Suvin Gold is yet another extra-long staple cotton. It gets hard determining exactly how each strain stacks up, especially because partisans for each cotton strain like to tout their own as being the best. Regardless, Suvin Gold is called the gold standard of cotton for a very good reason. It seems, of the strains we’ve mentioned so far, Suvin is both the longest-stapled and the thinnest.
Suvin is a hybrid of an Egyptian cotton “Sujata” and a Sea Island Cotton derivative from the West Indies known as “St. Vincent.” The resulting cotton is grown in India, but can be very very difficult to cultivate. Suvin, as a hybrid, needs new seeds to be created each year, which is costly and time-consuming. As with most ELS cottons, Suvin is easily affected by climate change. It requires regular rainfall and irrigation, something that has been less and less consistent in India in the last three years.
In an article from Down to Earth, growers lament the lack of organization among Suvin and other ELS growers in India. Production has fallen greatly, which drives up the price, but is more a result of mismanagement and increasingly inconsistent weather patterns than anything else.
Luckily, demand for Suvin isn’t going down anytime soon in Japan. Just handle any Studio D’Artisan Suvin Gold piece to see the self-proclaimed “cashmere of cotton.”
Giza cotton is grown in Egypt, but what makes it different from Egyptian Cotton is its very specific area of cultivation. Like Sea Island Cotton, Giza needs to be grown near to water, which for Giza tends to be the Nile river. The Nile Delta, to be exact. The Delta is nutrient-rich and has a high humidity, which is a great boon to cotton production.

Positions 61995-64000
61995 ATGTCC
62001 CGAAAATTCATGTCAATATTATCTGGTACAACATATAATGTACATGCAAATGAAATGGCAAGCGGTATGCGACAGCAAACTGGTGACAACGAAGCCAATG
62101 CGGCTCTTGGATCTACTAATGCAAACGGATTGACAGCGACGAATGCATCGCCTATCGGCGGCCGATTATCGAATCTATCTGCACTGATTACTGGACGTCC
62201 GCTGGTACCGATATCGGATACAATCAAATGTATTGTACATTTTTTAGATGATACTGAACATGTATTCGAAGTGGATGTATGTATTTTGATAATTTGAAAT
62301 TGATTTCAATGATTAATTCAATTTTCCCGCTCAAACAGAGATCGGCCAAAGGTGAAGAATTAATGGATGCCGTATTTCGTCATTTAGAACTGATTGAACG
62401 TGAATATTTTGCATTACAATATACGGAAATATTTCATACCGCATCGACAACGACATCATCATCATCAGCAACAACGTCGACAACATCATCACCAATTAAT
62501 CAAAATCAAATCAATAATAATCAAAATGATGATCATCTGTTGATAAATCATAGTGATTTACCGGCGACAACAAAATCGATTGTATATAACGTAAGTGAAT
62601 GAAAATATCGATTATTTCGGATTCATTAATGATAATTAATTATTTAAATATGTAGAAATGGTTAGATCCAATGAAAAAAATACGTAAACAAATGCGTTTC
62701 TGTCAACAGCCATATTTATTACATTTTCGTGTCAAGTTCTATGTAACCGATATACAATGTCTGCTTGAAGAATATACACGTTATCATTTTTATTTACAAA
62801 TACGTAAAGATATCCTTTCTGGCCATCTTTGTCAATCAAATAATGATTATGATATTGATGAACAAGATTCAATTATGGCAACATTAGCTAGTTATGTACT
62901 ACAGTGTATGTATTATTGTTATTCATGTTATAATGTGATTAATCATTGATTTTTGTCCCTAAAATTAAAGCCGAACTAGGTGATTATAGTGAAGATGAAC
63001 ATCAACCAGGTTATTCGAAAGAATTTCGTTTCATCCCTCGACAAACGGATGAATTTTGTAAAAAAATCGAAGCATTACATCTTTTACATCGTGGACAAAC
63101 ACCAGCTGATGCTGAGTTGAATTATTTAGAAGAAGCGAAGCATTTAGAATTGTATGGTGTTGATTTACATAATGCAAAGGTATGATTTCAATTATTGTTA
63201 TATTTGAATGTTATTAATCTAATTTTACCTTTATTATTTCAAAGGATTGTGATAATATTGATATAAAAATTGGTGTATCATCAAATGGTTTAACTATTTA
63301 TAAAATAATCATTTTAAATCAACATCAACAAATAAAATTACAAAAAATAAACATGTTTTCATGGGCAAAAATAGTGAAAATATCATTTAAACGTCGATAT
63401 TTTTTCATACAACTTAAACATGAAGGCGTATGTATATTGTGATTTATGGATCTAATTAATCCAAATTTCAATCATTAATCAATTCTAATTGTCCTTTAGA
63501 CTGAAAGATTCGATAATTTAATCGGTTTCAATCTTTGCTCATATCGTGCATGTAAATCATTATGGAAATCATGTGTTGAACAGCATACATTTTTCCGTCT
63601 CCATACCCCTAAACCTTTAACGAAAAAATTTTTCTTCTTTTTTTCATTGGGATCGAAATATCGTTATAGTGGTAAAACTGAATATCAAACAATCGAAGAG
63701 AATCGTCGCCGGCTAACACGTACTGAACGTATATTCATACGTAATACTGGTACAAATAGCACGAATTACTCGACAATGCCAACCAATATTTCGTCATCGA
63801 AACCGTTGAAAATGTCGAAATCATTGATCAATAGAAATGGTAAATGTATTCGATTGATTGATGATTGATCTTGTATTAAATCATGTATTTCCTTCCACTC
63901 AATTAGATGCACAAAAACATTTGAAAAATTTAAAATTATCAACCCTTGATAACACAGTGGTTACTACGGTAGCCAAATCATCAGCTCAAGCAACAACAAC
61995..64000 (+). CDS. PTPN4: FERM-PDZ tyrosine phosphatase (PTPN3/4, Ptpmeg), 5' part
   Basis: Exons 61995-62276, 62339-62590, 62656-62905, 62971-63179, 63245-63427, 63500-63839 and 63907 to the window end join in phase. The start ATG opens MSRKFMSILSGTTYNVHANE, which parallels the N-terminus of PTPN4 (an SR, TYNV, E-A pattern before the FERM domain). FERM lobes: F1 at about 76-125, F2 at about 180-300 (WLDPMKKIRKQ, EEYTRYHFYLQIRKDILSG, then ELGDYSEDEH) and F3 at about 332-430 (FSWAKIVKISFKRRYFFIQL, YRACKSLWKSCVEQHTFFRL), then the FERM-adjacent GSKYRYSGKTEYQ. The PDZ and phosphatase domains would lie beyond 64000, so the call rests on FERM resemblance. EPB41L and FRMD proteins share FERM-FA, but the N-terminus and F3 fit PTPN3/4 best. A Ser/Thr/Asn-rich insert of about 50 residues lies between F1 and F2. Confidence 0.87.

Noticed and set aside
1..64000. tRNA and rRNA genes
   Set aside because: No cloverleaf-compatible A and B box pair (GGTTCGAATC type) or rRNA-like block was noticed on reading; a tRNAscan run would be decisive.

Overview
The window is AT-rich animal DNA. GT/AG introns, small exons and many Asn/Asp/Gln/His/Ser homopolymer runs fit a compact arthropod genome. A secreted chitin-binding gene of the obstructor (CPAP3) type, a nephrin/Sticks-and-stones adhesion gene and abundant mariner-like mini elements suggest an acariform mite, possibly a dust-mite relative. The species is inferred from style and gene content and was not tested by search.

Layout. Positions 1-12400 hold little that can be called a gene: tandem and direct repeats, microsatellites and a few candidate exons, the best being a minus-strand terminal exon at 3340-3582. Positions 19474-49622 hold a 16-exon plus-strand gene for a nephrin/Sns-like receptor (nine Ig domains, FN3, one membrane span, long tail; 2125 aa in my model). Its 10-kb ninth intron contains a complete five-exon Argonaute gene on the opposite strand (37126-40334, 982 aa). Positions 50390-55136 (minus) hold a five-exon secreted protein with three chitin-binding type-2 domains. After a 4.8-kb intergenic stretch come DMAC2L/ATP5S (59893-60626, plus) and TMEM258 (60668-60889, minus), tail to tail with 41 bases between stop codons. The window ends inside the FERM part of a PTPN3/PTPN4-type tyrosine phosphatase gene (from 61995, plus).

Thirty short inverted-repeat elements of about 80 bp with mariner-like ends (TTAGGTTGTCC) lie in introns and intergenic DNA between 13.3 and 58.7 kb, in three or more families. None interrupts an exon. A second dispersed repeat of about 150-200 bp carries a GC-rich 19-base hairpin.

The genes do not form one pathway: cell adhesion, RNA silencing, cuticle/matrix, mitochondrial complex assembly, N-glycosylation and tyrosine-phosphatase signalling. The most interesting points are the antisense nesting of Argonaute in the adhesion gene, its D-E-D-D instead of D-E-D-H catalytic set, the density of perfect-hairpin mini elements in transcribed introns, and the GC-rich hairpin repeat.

Giza is also renowned for its staple length, but it is slightly thicker and shorter than Suvin. As with other Egyptian cottons, you have to be sure that you’re getting the real deal. But if you are, most sources agree that it’s the pinnacle of all Egyptian cottons in softness and breathability.
Upland cotton is the first shorter-staple cotton on our list. Upland cotton is also known as Mexican Cotton and with evidence tracing its roots back to 3,500 BCE in the Tehuacan Valley, it is the oldest cotton in the Americas. It makes for 95% of American cotton cultivation, so if something is made from “American cotton” without any other clarifiers, it’s likely this strain.
There are hybrids and longer-stapled varieties around, but Upland, on the whole, tends to be shorter-stapled. Short staple cottons have a slightly rougher and more uneven hand, which is helpful in spinning thread for the more out-there denims we love, but since long stapled cottons are usually nicer… Upland doesn’t get as much hype.